On March 15, 2001, AustraliaÃÂ¡ÃÂ¯s second largest insurance company HIH collapsed and an application for its liquidation was submitted. It soon escalated into AustraliaÃÂ¡ÃÂ¯s biggest corporate failure in June after the insurerÃÂ¡ÃÂ¯s final tally of losses was estimated to be about $3 billion in Australia and almost $5 billion worldwide, very well above the early estimate of $1 billion . HIHÃÂ¡ÃÂ¯s demise was mainly due to the criminal and unethical activities that the company directors committed, as well as risk management practices and poor decision-making. As a result, most HIHÃÂ¡ÃÂ¯s creditors, policyholders, shareholders, employees and many other businesses and departments, who are innocent victims, have been enormously affected.
In the early 1990s, HIH quickly expended business overseas through the Europe and the United States. However, it did not have the control in place. HIH started to reinsure from 1997 and it had been accepting too many risky insurance claims from other insurance companies.
Thus, it did not set aside enough capital to pay out over a number of years to policyholders. For example, HIH paid couples of hundred million dollars to cover workers compensation in California by raising its premium rates in another countries. Meanwhile, a wine company in NSW decided to take its money out of the insurance group, but HIH had no more capital to cover the cost.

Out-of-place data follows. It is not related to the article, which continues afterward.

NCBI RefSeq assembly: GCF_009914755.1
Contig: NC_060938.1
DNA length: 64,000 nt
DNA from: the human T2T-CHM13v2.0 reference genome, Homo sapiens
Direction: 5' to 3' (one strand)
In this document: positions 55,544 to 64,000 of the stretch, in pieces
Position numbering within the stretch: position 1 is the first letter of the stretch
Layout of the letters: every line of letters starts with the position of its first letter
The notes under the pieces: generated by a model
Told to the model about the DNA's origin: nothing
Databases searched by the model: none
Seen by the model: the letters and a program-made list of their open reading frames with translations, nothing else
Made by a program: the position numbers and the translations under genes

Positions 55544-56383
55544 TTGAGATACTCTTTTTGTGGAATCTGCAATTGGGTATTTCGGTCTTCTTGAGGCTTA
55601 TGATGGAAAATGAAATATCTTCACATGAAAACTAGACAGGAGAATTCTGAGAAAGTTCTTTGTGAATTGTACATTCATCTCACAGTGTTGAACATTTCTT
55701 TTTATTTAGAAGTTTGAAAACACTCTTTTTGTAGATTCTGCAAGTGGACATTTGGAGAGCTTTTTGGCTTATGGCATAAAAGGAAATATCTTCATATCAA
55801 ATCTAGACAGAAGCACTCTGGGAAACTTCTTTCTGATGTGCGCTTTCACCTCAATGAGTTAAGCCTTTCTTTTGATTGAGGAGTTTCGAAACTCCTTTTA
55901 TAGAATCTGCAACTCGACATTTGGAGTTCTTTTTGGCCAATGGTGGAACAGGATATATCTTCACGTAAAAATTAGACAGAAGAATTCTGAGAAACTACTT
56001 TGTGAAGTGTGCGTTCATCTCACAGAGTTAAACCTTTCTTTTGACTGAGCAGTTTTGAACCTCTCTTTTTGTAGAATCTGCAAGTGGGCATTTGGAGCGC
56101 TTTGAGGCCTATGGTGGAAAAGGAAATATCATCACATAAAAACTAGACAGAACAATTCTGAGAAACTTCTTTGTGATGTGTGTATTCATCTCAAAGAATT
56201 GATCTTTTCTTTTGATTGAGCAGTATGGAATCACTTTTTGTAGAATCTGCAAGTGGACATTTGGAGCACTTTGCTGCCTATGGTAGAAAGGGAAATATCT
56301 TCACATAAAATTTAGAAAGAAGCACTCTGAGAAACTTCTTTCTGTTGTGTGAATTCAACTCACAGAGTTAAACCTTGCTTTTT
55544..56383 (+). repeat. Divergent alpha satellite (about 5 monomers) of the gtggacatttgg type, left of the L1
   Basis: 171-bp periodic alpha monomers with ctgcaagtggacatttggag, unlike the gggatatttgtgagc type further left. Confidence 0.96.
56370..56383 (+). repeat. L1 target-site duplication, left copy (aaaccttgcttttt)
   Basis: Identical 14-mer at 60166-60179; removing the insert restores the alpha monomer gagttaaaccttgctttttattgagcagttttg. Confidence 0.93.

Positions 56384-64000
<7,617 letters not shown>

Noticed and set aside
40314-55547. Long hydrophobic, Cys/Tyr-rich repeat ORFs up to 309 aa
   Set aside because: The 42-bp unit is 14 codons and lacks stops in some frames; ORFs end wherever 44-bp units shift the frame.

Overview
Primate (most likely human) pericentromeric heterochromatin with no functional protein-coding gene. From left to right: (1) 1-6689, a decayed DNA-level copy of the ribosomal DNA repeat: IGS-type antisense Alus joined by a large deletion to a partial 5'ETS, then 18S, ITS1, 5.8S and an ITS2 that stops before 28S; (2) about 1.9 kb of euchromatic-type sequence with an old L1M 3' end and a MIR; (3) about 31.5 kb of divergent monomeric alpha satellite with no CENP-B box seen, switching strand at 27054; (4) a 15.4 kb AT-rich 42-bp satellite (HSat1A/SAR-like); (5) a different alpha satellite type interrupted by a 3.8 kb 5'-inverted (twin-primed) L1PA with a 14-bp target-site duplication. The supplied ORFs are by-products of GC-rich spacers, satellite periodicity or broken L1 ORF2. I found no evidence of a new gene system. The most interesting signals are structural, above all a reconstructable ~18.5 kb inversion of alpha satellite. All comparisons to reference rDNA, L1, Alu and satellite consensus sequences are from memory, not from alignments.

Furthermore, the under-reserved position of the insurance group was greatly exaggerated when HIH bought Rodney AdlerÃÂ¡ÃÂ¯s FAI Insurance for $275 million by depressing share price in the late 1998. However, it escalated in September 2000 when it sold half of its personal insurance operations to the German insurer Allianz for $325 million, including the FAI brands. It clearly showed that the company was no longer viable because the amount it had to pay out on claims exceeded the income...